Views towards Europe are divided across every level of the UK, including the investment world. Sadly, a lot of this is to do with a lack of knowledge or understanding about the available opportunities in the region, or possibly how to invest. Picking a single stock may not be as rewarding as hoped, but it is worth keeping in mind that there is more to Europe than Nestlé and Volkswagen.
Europe is a mature economy, and faces issues of demographics, which opens up some potentially significant investment opportunities. Think of the growing demand for healthcare provision or those companies that can help individuals to save for their retirement at a time when governments are forcing us all to take on more personal responsibility. Amundi is one of the biggest investment companies in the world, yet it is does not get recognition of this in the UK.
On politics, Europe is slowly learning, unlike the UK perhaps, that the scope for radically different economic policies is limited by the strength of domestic finances and levels of outstanding debt. Adopting the euro as a single currency has been painful for some countries, but the discipline imposed by removing the short term fix of devaluation has forced through significant changes in Spain, Portugal and Ireland, all of whom are now seeing the benefits of that early work. Political noise has, however, distracted attention away from the achievements of companies across the region.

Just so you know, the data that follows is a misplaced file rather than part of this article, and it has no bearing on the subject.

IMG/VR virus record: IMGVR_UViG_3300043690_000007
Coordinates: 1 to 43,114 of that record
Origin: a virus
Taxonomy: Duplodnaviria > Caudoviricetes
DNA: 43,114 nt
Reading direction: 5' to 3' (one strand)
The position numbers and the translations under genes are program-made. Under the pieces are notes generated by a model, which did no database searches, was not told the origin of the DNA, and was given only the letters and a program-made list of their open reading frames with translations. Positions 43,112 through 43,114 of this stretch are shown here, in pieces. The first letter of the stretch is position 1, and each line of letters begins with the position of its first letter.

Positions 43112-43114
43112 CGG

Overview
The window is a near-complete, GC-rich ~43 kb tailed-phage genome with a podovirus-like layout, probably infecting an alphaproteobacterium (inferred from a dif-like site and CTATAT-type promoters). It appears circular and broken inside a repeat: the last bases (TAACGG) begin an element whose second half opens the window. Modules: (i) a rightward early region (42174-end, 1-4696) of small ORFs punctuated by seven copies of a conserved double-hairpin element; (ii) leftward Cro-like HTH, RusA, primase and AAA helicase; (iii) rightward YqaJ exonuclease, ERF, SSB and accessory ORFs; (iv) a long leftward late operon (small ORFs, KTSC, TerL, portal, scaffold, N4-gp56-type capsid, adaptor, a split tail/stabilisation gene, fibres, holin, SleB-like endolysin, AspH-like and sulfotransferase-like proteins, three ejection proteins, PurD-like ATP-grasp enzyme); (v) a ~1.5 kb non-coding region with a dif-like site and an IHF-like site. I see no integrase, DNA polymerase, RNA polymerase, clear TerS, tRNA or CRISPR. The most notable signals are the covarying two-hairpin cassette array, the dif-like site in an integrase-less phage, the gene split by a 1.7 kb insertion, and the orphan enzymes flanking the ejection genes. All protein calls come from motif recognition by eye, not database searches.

World leaders with a long-term strategy
Europe is home to many world-leading businesses, from logistics and express delivery firms, such as DHL, to leading airline IT provider Amadeus. A significant number of companies globally have been using SAP management systems for decades. Look at true luxury names such as Hermes, or the brand strength of L’Oreal.
Criticisms of those European companies earning less than their global peers is often misguided, as European companies will frequently choose to invest in longer-term projects rather than looking nervously over their shoulders as shareholders demand more. Europeans tend to be much longer term in their approach, rather than selling immediately to the next highest bidder and making a quick buck. Share buybacks are becoming more frequent in Europe than they were 30 years ago, but this has not been the primary driver of earnings-per-share (EPS) growth; an accusation that can be levelled at other markets.
For those investors concerned by the UK leaving the EU, this may be a good time to look around and see how many European companies are ever-present in our daily lives, and whether they are accessible as an investment. Europe offers a range of potential strategies that may interest investors, and a fund that invests solely in Europe to the exclusion of the UK may be a suitable choice, given the general fear and loathing towards all things European that is sadly so prevalent in the UK today. For our pan-European strategy, we remain significantly underweight UK equities, reflecting the uncertainty around Brexit, and the Brexit process.